We’re living in a historic age where emails, newspaper articles and phone calls are inundated with a disproportionate amount of newly coined terms whose true meanings, more often than not, are a mystery to us. The result? Terms that tend to take on a whole new widely recognized and slightly distorted meaning as time goes by.
Much of this terminology is linked to the world of work, a fluid, ever-evolving domain at the mercy of the endless daily digital transformations that have revolutionized our lives.
We hear terms bandied about like telecommuting, smart working, flexible working, agile working… but do we really know what they mean? The answer, more often than not, is a resounding no. Not because of a lack of interest, but simply because we’ve become used to associating the term smart working with various different ways of working.
We’re here today to look a bit deeper into the subject in the hope of gaining a clearer understanding of the (sometimes microscopic) differences.
Telecommuting, smart working, agile working and flexible working: the differences
Let’s start from the basic assumption that there are substantial differences between the terms we’re about to use in an organizational context (our focus) as opposed to a legislative context. According to The Italian Ministry of Labour and Social Policies and relevant Law no. 81/2017, smart working is a broad concept that essentially also encompasses agile working.
When it comes to business and work management, however, one way to look at these different types of work is to see them as a concentric Venn diagram, with telecommuting in the very middle and agile working in the largest (and hence most advanced) circle.
Telecommuting is very simple to understand: you perform the same tasks, and keep the same hours, but work remotely. Otherwise known as “working from home”.
The next subset up is flexible working, which takes telecommuting and adds the concept of time: in this case, the worker can choose (based on arrangements made with the employer) where to perform their tasks and when. The objective is to complete a project by the given deadline.
Next comes the much talked about smart working, ushered onto the scene by the countless technological innovations in recent years. In this case, it’s all about handing responsibility over to the employee, who chooses when and where to work, as well as deciding what instruments to use for maximum efficiency. The objective is an improvement in their performance, which goes hand in hand with increased worker wellbeing, promoting a better work-life balance.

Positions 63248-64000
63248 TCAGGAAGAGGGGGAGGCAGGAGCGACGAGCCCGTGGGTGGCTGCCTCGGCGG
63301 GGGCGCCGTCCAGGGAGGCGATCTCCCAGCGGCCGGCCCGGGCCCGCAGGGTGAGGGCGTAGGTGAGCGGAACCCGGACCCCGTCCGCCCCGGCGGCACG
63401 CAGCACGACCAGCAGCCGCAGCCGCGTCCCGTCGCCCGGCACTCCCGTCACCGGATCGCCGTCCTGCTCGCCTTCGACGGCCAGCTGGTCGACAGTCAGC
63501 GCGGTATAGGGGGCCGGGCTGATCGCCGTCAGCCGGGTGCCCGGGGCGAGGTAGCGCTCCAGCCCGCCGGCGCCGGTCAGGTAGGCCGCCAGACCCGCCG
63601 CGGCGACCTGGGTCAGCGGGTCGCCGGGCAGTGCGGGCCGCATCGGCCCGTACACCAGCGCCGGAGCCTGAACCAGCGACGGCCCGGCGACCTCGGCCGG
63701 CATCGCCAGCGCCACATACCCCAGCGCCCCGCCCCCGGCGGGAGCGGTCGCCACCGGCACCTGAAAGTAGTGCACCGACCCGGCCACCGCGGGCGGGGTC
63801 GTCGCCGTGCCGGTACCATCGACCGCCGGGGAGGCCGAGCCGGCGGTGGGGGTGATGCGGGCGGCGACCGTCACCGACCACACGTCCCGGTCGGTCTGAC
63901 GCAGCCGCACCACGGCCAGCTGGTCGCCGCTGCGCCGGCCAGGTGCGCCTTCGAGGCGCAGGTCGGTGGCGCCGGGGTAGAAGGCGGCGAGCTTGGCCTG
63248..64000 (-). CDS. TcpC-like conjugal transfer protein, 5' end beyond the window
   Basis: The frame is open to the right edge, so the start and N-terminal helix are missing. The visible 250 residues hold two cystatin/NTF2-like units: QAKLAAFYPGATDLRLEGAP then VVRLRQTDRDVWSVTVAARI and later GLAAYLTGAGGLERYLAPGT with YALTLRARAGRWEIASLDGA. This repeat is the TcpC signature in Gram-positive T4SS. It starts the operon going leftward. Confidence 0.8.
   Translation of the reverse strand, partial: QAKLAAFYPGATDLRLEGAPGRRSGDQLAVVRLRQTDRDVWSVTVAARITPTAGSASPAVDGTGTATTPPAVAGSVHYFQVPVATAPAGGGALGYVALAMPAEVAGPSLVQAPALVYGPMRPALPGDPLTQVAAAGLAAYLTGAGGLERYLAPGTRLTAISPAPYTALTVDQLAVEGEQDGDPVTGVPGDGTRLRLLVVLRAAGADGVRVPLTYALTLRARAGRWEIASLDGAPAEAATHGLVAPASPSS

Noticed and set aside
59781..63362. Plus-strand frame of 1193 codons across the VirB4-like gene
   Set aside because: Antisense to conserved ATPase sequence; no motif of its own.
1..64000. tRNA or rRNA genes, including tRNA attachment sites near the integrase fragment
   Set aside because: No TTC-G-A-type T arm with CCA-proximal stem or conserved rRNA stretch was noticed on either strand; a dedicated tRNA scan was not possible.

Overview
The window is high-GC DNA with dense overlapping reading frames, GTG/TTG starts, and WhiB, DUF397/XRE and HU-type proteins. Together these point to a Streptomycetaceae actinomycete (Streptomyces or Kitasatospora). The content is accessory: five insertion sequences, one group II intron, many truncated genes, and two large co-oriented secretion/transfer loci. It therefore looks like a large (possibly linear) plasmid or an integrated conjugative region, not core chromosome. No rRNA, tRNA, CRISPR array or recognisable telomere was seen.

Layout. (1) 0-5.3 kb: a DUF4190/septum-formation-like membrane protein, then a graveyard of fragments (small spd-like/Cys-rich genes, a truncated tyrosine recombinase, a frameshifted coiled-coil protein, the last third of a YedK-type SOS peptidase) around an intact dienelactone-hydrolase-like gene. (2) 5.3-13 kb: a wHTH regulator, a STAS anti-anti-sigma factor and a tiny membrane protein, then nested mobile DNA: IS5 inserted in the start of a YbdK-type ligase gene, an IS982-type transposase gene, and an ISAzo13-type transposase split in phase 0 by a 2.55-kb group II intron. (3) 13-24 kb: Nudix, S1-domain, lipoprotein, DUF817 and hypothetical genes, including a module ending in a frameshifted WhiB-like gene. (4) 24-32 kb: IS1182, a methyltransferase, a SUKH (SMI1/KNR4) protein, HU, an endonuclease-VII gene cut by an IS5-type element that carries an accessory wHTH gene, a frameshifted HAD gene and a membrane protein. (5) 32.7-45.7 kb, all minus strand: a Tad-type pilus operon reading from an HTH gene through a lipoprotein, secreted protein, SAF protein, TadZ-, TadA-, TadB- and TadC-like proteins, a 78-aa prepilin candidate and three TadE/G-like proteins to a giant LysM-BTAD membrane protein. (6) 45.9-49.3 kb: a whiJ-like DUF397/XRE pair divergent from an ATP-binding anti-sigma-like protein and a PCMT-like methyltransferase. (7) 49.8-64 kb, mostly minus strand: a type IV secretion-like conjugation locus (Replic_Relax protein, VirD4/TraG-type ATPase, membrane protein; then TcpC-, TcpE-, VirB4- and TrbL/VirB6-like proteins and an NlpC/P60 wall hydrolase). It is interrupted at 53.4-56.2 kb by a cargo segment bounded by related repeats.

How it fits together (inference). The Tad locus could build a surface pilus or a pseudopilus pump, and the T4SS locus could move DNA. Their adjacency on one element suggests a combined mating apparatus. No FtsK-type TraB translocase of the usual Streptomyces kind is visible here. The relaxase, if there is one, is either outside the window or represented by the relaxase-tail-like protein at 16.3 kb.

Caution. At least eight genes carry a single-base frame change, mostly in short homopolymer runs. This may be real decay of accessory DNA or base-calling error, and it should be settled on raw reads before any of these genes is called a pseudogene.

With smart working, institutional spaces become more dynamic, resulting in the so-called smart space: the office is reconfigured to suit requirements and workstations can be changed over time.
The concept of responsibility becomes even more important when we get to agile working. In this case, the way of working is the same, while the general approach is “reconfigured”, becoming more focused on the individual project rather than on the person’s job (their duties as set out in the employment agreement). Teams are made up of different individuals, from both within and outside the company, who take on different roles from one project to the next in line with their personal skill sets. Hence the traditional company hierarchy gives way (albeit temporarily) to a more flexible, more adaptive organization, which accelerates turnaround times and fosters greater engagement of the individual.
The smart space concept gains even greater importance here: the place the team gets together might be a series of free desks – which people sit at as required – a meeting room, or maybe even the chill-out zone.
Because in the end, all you need nowadays for a lot of jobs is a laptop and an internet connection.